The Lobotomist

Topics: Orbitoclast, Medicine, Psychiatry Pages: 2 (615 words) Published: September 17, 2013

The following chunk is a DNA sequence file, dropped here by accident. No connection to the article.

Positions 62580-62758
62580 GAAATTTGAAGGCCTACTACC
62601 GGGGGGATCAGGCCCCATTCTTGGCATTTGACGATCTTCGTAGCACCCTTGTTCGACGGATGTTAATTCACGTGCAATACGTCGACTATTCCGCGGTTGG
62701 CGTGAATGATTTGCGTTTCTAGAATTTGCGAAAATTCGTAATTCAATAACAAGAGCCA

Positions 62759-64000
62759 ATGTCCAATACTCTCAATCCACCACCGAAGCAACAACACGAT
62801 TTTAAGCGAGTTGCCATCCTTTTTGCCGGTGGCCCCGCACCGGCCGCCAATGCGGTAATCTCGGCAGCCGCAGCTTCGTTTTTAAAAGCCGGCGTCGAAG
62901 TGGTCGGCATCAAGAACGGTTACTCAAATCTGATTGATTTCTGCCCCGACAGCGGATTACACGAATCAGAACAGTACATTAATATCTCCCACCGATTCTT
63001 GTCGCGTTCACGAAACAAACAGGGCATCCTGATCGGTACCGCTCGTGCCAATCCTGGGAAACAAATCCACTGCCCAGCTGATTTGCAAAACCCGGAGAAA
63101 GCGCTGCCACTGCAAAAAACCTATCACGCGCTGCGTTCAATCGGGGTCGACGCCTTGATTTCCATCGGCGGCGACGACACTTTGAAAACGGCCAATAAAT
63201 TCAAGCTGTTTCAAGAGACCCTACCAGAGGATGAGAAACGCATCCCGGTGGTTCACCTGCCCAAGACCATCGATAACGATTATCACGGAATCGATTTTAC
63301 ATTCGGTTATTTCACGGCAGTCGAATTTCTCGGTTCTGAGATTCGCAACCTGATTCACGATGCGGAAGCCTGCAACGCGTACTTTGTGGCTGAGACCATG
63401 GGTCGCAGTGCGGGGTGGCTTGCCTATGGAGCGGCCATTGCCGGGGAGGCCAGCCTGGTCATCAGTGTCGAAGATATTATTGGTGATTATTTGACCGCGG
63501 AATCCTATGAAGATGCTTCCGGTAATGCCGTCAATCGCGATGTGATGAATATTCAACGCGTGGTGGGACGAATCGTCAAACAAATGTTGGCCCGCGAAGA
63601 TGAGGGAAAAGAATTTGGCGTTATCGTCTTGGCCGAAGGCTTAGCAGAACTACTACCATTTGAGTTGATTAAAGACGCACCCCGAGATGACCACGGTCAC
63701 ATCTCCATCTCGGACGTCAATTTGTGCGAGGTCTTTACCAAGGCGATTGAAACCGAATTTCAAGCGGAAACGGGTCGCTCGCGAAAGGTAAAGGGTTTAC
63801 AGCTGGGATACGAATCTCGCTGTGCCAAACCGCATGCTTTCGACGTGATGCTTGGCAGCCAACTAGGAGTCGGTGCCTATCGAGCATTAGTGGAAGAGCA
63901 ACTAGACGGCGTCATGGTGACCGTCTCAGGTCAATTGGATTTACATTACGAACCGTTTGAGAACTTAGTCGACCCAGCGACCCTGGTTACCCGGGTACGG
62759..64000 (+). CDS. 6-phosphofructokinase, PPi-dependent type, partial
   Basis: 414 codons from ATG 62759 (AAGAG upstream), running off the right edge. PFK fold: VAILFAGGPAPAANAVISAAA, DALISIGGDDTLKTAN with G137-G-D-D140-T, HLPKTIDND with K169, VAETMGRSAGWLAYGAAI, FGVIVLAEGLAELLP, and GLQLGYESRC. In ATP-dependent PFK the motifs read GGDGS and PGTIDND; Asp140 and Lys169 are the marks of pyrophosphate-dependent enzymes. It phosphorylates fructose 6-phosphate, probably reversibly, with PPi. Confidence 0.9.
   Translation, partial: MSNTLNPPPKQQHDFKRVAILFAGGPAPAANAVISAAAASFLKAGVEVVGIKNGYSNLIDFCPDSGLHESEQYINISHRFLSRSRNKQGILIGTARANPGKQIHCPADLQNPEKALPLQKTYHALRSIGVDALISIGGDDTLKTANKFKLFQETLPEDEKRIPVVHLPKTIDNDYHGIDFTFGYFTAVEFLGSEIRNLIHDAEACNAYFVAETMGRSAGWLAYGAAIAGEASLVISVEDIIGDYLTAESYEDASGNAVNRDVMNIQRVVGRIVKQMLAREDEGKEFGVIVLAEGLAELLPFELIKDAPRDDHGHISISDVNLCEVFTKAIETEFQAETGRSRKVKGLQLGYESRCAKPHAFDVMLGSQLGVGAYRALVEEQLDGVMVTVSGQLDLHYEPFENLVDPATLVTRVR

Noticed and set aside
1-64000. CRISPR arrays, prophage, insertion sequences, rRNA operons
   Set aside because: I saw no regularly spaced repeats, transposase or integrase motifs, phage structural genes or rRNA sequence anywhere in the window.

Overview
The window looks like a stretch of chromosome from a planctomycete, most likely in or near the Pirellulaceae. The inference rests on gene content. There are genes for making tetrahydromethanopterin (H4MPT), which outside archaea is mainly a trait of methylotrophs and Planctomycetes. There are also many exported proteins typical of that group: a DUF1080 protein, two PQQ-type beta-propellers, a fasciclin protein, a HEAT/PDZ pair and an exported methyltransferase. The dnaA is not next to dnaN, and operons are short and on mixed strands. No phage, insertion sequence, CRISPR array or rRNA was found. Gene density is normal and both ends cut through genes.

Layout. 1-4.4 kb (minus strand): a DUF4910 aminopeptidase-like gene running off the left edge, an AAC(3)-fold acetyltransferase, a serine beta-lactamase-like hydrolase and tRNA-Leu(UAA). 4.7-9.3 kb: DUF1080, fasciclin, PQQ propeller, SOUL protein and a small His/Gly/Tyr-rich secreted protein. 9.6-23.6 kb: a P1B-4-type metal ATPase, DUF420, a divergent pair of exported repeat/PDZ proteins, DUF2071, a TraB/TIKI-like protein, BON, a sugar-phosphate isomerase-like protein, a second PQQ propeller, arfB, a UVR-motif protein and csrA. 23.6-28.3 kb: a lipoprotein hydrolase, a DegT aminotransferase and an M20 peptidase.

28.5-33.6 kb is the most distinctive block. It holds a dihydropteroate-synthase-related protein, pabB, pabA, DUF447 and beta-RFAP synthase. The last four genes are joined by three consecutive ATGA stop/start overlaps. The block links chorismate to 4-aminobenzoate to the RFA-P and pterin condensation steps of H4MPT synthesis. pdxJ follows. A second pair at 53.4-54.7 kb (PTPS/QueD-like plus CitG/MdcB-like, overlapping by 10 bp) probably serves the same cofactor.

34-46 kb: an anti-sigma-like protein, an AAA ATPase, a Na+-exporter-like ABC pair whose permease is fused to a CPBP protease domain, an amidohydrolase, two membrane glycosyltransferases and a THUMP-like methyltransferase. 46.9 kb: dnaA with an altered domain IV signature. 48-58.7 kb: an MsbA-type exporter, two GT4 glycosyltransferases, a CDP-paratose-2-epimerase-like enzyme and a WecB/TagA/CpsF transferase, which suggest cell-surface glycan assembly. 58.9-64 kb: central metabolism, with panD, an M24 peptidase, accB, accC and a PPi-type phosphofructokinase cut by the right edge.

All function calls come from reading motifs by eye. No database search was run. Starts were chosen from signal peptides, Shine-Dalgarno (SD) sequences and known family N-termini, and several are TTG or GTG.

The Lobotomist In the first half of the twentieth century very little was being done to aid the mentally ill. People suffering from a very wide range of mental illness were unwanted by their families and usually sent to asylums where they were, for lack of a better word, warehoused. When Dr.Freeman became director of St.Elizabeths hospital in Washington D.C, he was appalled. The patients of the hospital had disgusting dirty conditions in which to live, they were agitated, and there was no treatment available to help them. When Dr.Freeman began practicing the only known treatment for mental illness was shock therapy. Shock therapy for the era in which it was most popular, worked to a certain standard. It depended on the equipment, and what exactly the desired outcome was. But essentially all that was achieved by these shock therapy treatments was that it caused the patient to become quiet and subdued for a period of time, but never cured them. In September of 1936 Freeman performed the first Lobotomy in United States History with his partner James Watts on a house wife. Freeman believed that with his surgery he was able to cure the mentally ill. The so-called success of his operation were judged on the fact that the patients did not exhibit signs of anxiety or depression, only several hours after the surgery had been performed. The medical community was at first outraged that Dr.Freeman would be so reckless as to attempt an untested procedure such as this. However, the overall opinion of lobotomies changed. Dr.Freeman decided that a lobotomy had to be a quick and cheap procedure if it was too be a viable procedure to help such a great amount of people. Freeman transformed the procedure so that instead of going in through the skull, you would go from behind the eye, using an ice pick to crack through the skull. Lobotomies were being written about in medical journals and used in large hospitals such as John Hopkins. Freeman so confident and in love with his own work...
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